Prologue: Hugging, kissing, huggingkissinghugging my friends. Tears came on seeing Slate. I’m here, people, I am here! Liveblogging as usual, so keep checking back here for updates. Also follow the #risingtide and #rt4 hashtags on Twitter.
Emcee Loki is up there! Watch out, wake up, etc. Introducing Wet Bank Guy, the moderator of the Culture Panel. Panelists are Edward Buckner of The Porch Seventh Ward Culture Organization and the Original Big 7 Social Aid and Pleasure Club, Susan Tucker, editor of New Orleans Cuisine: Fourteen Signature Dishes and Their Histories and Bruce Raeburn of the Hogan Jazz Archive and author of New Orleans Style and the Writing of American Jazz History.
Raeburn: About 60% of the music population has returned, but with fewer paying gigs. “If you are making $100 a night, six nights a week, you’re not going to make it … What happens if the culture doesn’t come back?”
Buckner on music and culture: “Kids relate to [musical heroes like Kermit Ruffins, Trombone Shorty].” Buckner contends that Mardi Gras Indians and musicians need the means to record, photograph and archive themselves so they can make the money instead of writers and photographers. Alex Rawls tweets, “No one’s making money off MG Indians, writers and photogs included.”
Raeburn: “Displacing musicians” into neighborhoods that they are not from disrupts musical culture.
Tucker on food: “New Orleans was the first gastronomic statement in the US … Expensive food and no neighborhood stores is a problem.” Reads from 2007 obituary of local musician: “He didn’t eat pork unless it was on a muffuletta!” Emphasizes support for local food.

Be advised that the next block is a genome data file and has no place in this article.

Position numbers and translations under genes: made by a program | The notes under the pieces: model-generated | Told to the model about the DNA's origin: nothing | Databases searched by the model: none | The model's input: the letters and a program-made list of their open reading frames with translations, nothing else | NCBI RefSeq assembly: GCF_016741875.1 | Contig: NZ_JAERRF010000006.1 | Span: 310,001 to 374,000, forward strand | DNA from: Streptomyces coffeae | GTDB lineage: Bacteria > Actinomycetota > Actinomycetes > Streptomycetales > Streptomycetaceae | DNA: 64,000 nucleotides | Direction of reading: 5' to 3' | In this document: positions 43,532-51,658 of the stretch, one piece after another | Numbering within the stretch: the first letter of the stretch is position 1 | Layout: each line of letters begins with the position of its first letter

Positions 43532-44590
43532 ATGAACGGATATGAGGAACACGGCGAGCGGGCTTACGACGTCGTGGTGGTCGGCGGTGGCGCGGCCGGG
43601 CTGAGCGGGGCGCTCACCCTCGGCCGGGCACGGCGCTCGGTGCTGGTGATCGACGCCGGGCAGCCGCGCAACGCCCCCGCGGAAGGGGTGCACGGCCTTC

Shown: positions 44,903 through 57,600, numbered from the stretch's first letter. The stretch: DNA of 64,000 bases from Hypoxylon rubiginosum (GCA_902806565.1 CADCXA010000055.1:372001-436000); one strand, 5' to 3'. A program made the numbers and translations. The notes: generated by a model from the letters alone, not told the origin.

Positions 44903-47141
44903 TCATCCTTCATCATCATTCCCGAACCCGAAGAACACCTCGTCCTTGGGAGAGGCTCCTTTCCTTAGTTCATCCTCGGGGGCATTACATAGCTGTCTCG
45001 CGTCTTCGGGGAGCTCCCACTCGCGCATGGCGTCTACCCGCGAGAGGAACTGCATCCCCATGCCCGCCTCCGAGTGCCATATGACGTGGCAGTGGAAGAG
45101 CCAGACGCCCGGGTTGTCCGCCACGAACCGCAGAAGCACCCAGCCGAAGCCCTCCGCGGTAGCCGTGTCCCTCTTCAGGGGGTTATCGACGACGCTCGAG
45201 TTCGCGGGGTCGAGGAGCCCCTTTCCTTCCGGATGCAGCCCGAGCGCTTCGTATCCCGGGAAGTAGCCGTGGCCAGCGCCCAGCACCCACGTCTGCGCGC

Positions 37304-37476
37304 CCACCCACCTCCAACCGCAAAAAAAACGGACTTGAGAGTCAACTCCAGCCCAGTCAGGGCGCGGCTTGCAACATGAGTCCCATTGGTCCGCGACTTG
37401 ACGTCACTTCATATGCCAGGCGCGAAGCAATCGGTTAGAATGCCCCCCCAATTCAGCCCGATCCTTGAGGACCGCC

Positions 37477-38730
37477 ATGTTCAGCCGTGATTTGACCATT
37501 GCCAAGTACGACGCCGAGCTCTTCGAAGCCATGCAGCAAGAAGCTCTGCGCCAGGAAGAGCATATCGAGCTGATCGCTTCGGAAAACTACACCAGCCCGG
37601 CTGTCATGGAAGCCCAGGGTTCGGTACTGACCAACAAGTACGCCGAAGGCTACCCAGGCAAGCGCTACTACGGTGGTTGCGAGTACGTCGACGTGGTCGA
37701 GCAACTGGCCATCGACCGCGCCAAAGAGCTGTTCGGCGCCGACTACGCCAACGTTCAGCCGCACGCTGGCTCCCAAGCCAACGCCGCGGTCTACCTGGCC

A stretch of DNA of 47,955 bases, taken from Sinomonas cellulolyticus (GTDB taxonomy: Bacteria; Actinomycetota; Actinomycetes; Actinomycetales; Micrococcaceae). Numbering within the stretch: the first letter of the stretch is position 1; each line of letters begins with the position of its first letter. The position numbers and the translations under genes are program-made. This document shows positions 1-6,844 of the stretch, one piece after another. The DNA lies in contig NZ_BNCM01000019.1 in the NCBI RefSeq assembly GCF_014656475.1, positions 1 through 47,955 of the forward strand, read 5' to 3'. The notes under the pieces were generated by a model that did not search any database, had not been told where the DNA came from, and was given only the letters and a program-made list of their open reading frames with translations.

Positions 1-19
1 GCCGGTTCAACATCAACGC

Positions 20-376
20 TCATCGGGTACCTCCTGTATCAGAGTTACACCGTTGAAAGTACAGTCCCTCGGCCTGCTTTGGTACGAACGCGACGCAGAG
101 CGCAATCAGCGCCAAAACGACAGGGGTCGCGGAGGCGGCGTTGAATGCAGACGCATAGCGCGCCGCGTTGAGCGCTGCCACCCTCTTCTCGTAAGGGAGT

Buckner: “How much damage are we doing to the culture of New Orleans?” Lists everything from crime, lack of quality education, everything we know and have talked about that keep New Orleans culture from “blossoming.” “We as a society need to embrace each other just as we embrace the music.”
Tucker: “People in exile thought about [New Orleans food] a lot.” Tucker keeps mentioning talking and thinking about food. We do that on blogs and should do it more. The lovely Swampwoman reads my mind and asks Ms. Tucker about it.
Food, music, family, neighborhood, community. This is vital to New Orleans recovery and survival. Red beans & rice on Monday. Large family- and friend-centric meals. The only two places I’ve experienced this are with my own large Indian family and my larger New Orleans family, witnessed last night in culinary spread and friends that came together to welcome D and me back. This is special.
Please visit and donate to The Roots Of Music – New Orleans’s only free, year-round music education program.
Thank you for a great panel! Makes me want to go home and cook, and blog about it!